Originally posted by Neil MacQueen in the "Breathe New Life Into Your WoRM" forum.
Comfort Zones ⇒ Ruts ⇒ Change
Human beings and organizations are prone to finding ruts because they often start out as comfort zones, and we love comfort zones. But as anybody who has sat in their favorite recliner knows all too well, comfort can lead to stiffness and soreness. So it is with programs at church.
Of course, we already knew this:
"Familiarity breeds Contempt,"
"To everything there is a season."
At its heart, Rotation was and is a model that seeks to change, adapt, and reinvigorate. It is not supposed to be come another rut.
Rotation recognizes that change is good. We change the workshops each week for the kids to expose them to a different "lens" or style of learning the story. So it shouldn't surprise us that the way we do Rotation Model, or our rooms, or our teachers and leaders need to change too from time to time.
After a number of years of launching Rotation Sunday Schools in a couple of my churches, there's something to be said for taking a break, too. All things need to be laid aside from time to time. This is the concept of "Sabbatical". God took a day off, so it's okay to take time off from the WoRM and come back refreshed. Sabbatical can mean taking a break from "the same workshops," or "from the same teachers," or "same decor." It can mean doing something else over the summer, or during Advent, or in the Spring. See the "Jubilee" concept linked below for an entire year off from "regular" Sunday School.
One of the big reasons we should institutionalize "change" in our schedule is to force OURSELVES to learn something new. Any good habit or familiar approach can become a crutch that stops you from thinking outside the box. Creativity often arises due to necessity. So create a need in your schedule.
Change can be as simple as circling a few weeks or months on a calendar and writing, "Do Something Different." Nothing like a deadline to motivate! Do it a year in advance, and spend time brainstorming throughout that year about what you might do. And here's a tip: invite some different people to do that different thing, rather than using the "same old go-to leaders".
A concept for change: The Year of Jubilee
One of the things we created in a former church's Rotation Sunday School was a "Year of Jubilee." It was a year in which Sunday School would be completely different, even experimental. We created it to get us to dream, to predict our rut in advance and put ourselves in a position to learn something new, stretch ourselves. It was a good idea for us, for the teachers, for the kids, and for the parents. Out of it came some good learning ministry too.
I've talked about it a little more over here in the "recruiting teachers" topic. Difficulty recruiting teachers is one of those signs that a "rut" has developed, and that topic has some good advice in it about that.
Other ways to re-invigorate your Rotation Sunday School
Re-design and Re-launch a workshop or two.
Remember the initial excitement your cool rooms attracted? Do it again.
ADD a special feature, or brand new workshop or two. This is how a lot of computer labs get started. Or look around this site for some new exciting ways to do a certain workshop and implement it.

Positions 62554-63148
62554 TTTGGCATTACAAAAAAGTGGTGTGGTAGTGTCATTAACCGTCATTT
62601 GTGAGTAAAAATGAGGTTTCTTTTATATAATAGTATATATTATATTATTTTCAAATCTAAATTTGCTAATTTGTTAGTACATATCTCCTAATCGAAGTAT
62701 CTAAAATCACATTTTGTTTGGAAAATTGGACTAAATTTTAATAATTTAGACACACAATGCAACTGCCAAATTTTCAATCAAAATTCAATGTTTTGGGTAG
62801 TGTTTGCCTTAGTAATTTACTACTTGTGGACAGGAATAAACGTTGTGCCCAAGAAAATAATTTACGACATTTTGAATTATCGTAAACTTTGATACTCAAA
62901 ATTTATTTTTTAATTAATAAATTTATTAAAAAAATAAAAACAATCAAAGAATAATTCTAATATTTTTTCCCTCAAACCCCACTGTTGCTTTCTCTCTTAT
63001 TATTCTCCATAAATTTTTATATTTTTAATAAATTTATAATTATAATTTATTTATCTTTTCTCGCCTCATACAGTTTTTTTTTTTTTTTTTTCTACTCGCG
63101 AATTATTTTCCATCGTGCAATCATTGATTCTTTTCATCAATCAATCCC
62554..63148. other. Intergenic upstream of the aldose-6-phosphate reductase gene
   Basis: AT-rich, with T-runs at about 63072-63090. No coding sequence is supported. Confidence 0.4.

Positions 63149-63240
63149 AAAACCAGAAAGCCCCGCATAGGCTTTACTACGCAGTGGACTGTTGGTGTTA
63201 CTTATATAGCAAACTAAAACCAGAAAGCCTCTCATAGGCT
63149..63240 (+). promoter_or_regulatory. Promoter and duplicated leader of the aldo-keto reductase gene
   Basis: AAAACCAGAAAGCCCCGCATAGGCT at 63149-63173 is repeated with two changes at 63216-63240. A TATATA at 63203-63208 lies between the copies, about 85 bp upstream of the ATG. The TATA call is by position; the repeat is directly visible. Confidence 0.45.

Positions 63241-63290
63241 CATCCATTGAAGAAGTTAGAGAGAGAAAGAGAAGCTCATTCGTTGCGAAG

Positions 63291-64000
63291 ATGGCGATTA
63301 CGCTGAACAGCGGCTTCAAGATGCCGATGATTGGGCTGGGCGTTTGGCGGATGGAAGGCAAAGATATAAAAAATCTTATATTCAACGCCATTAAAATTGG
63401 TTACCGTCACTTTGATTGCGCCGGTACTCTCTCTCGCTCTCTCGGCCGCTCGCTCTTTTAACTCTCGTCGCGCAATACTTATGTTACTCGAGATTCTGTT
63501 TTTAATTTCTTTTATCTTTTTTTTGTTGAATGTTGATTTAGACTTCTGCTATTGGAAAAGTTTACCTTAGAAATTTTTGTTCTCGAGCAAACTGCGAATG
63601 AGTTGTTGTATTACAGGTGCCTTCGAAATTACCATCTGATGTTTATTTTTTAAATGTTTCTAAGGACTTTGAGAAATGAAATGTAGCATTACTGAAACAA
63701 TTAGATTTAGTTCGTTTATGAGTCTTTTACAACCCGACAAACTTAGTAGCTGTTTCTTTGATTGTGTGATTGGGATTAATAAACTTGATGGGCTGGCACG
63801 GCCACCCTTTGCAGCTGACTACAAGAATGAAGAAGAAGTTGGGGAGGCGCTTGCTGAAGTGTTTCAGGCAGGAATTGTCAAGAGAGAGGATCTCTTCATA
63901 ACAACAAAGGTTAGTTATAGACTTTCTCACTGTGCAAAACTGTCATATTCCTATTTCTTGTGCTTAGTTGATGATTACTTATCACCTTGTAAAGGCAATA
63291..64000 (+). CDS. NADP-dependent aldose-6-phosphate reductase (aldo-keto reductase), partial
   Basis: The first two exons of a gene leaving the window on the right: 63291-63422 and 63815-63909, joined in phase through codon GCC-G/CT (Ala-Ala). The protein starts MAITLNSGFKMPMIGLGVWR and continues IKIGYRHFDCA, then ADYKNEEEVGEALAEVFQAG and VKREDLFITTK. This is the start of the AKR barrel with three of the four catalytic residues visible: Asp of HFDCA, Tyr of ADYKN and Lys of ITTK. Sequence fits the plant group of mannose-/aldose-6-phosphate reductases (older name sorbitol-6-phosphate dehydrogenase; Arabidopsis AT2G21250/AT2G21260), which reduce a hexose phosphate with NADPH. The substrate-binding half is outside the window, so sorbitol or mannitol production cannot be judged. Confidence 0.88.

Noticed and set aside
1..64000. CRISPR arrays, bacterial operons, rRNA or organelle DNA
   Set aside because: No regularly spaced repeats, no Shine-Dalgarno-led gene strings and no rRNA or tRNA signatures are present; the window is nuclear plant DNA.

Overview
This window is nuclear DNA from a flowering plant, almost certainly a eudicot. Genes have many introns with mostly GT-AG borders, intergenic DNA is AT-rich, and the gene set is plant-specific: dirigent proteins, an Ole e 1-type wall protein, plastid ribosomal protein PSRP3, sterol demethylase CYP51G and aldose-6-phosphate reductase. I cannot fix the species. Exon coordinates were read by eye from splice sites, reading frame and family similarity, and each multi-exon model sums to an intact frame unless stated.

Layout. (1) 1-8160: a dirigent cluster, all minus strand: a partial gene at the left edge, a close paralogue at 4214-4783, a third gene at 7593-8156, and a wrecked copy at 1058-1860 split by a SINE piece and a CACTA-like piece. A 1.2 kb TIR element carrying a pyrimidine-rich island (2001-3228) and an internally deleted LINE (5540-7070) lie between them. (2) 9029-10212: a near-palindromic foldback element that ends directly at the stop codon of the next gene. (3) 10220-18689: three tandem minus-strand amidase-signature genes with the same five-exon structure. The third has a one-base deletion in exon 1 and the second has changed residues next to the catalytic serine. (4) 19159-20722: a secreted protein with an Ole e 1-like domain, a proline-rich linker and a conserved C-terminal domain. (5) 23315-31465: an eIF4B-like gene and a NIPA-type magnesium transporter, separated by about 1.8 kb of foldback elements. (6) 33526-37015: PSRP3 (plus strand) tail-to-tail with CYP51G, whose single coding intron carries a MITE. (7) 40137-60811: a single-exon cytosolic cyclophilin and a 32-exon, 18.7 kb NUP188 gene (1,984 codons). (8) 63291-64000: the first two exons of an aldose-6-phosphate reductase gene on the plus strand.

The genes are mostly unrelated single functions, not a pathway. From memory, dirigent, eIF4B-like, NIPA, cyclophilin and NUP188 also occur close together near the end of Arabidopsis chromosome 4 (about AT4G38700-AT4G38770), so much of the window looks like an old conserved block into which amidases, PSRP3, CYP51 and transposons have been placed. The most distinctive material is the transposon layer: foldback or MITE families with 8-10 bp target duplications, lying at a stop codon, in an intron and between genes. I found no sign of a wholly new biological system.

How about changing up your schedule? How about creating "A Year of Teaching Assistants" which prepares a group of teens and brings them into your workshops to lead/help.
What's the ONE WORKSHOP that's been STUCK IN YOUR CRAW? Music? Tackle it. Puppets? Focus on it and go whole-hog.
On your SECOND GO-ROUND of Rotation stories? This time, teach Exodus from front to back, Egypt all the way to Jericho, and include lots of music and drama. How about making it the church's focus, too?
Try the once-a-month FAITH MENTORS workshop described here at rotation.org. It's simple: parents attend one of the workshops each rotation to learn with their student.
Create an intergenerational workshop for each rotation where you invite parents and other adults to attend. (Pick a story and learning activity that lends itself to inter-generational learning).
Change in leadership can reinvigorate. Who have you NOT been recruiting? And change your recruiter while you're at it, or the way you staff workshops. How about asking the choir to take over your music workshop every couple of months? Or have the youth group lead your drama workshop for Advent?
Is it YOU who have run out of steam? And how could you address YOUR need for re-invigoration?
The weight of a program can produce drag. How can you administrate things more efficiently so that you can have time to work on these other issues and problems? What do you need to stop doing, that's not that productive anyway, so you can do something that's more important, or more creative? (This is advice I regularly address in my own business). Less is More.
Message Fatigue? or Message Failure?
After a few years, parents and leaders can forget why they are rotating, or start to take the creativity for granted. That's normal. Part of the problem is we are always in an "announcement mode" to explain "WHAT" is happening, rather than "WHY" it's important, or "why" we are doing it that way. As mentioned in the "How the Rotation Model Can Fail" article, if only the leaders know "why" then when they leave, the congregation and parents can revert back to "whatever."
Our volunteers and congregations can only handle so much information. Use their attention span wisely, making sure you explain WHY you're teaching like you're teaching. Reduce the constant drum beat. Change your approach. Get personal.